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President Bush has beefed up resources to combat AIDS and malaria, and of course to help Iraq, Afghanistan, Pakistan, Jordan and one or two other key countries, but the problem remains. If Adm. Mullen’s proposal was to allocate a somewhat greater share of overall national security funding to such “soft power” tools and then protect them too, with his overall floor for national security spending perhaps at 4.5 percent to 5 percent, his argument would be stronger, since these other areas of foreign policy really do need the help.

Even then, however, there is little reason to believe foreign policy should become in effect a federal entitlement, when resources for education, alternative energy, health care research, infrastructure improvement, and other key national priorities are not - and when their proponents have to slug it out with Congress every year to get the funding they need.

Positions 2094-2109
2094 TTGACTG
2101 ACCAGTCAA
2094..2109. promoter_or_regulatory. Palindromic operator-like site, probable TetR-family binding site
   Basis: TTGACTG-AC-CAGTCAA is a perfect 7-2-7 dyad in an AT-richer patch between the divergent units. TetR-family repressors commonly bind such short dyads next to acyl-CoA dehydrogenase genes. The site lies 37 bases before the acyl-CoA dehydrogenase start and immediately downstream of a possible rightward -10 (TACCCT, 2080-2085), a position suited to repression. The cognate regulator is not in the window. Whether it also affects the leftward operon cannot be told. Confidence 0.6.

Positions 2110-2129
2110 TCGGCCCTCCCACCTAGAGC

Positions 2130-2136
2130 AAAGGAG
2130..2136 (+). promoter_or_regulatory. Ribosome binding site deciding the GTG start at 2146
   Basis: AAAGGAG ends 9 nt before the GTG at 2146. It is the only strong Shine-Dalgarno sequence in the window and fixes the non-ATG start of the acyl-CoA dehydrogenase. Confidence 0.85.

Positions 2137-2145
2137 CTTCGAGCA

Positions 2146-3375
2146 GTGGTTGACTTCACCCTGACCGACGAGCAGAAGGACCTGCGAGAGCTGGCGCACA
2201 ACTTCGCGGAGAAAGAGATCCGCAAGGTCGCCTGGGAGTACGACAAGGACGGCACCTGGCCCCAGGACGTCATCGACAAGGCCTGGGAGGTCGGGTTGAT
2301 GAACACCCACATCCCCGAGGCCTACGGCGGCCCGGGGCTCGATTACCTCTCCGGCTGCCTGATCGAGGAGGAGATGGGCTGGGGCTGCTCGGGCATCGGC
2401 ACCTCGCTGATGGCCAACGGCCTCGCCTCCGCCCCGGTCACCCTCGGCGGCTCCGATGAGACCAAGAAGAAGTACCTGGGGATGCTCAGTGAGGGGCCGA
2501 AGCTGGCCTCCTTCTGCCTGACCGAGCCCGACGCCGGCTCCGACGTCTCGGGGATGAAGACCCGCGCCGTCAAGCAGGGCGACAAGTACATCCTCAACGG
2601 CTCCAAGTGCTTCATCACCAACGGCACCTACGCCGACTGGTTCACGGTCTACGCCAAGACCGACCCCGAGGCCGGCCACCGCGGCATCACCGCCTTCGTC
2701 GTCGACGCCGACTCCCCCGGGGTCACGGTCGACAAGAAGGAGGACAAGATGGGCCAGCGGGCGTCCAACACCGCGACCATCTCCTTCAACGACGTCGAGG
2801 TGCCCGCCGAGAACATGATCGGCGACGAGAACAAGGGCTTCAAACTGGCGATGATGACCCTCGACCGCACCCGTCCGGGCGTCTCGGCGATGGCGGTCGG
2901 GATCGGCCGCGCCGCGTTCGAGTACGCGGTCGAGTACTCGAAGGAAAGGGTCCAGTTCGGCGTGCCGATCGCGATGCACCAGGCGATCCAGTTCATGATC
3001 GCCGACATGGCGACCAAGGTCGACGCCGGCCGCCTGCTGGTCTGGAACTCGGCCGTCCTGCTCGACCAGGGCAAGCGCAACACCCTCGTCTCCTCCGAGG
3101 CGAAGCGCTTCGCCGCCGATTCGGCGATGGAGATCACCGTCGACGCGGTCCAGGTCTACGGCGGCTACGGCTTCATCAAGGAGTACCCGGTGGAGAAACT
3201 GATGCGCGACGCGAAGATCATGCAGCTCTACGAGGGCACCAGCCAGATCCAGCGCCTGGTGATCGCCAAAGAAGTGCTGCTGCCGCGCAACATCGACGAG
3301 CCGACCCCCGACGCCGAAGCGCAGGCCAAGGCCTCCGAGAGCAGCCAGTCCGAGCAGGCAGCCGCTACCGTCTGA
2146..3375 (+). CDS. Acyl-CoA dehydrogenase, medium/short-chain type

The better attitude toward defense spending has been offered by the Pentagon’s civilian leadership. Though no dove on the nation’s security, and no cheapskate when it comes to arguing for resources for defense (as well as diplomacy and aid), Mr. Gates put it well when he said recently that “resources are scarce - and yes, it is a sign I’ve already been at the Pentagon for too long to say that with a straight face when talking about a half-trillion-dollar base budget. Nonetheless, we still must set priorities and consider inescapable tradeoffs and opportunity costs.”

Now is not the time to cut the military; in fact, now is a good time to beef up diplomacy and foreign aid. An Obama administration should do so (even if at a smaller scale than originally planned). But nor is this the time to straitjacket ourselves about future policy choices.

The nation’s economic and demographic strength are as crucial to long-term national security as are the armed forces, and good fiscal management should begin from that premise.

Michael O’Hanlon is senior fellow at the Brookings Institution.